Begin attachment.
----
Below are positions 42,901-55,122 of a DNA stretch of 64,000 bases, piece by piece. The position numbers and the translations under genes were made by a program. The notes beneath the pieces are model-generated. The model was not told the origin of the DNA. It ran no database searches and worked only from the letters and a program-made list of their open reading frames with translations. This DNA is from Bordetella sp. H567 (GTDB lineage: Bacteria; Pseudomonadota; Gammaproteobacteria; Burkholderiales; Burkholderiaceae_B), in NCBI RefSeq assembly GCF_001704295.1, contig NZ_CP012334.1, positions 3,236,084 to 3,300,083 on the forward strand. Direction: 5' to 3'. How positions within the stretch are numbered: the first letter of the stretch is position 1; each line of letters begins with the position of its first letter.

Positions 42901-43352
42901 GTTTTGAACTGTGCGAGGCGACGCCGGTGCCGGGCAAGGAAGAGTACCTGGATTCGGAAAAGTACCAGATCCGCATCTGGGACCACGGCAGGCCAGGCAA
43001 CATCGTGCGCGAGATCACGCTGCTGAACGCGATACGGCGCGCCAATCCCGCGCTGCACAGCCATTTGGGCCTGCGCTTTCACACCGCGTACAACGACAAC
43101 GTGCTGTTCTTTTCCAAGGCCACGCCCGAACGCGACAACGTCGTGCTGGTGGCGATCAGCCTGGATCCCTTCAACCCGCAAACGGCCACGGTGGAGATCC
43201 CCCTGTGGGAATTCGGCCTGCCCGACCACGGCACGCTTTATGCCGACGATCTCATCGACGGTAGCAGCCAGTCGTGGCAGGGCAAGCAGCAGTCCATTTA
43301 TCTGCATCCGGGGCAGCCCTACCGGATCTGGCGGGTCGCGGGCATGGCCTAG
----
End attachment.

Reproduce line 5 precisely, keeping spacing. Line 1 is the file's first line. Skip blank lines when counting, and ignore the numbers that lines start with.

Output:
43101 GTGCTGTTCTTTTCCAAGGCCACGCCCGAACGCGACAACGTCGTGCTGGTGGCGATCAGCCTGGATCCCTTCAACCCGCAAACGGCCACGGTGGAGATCC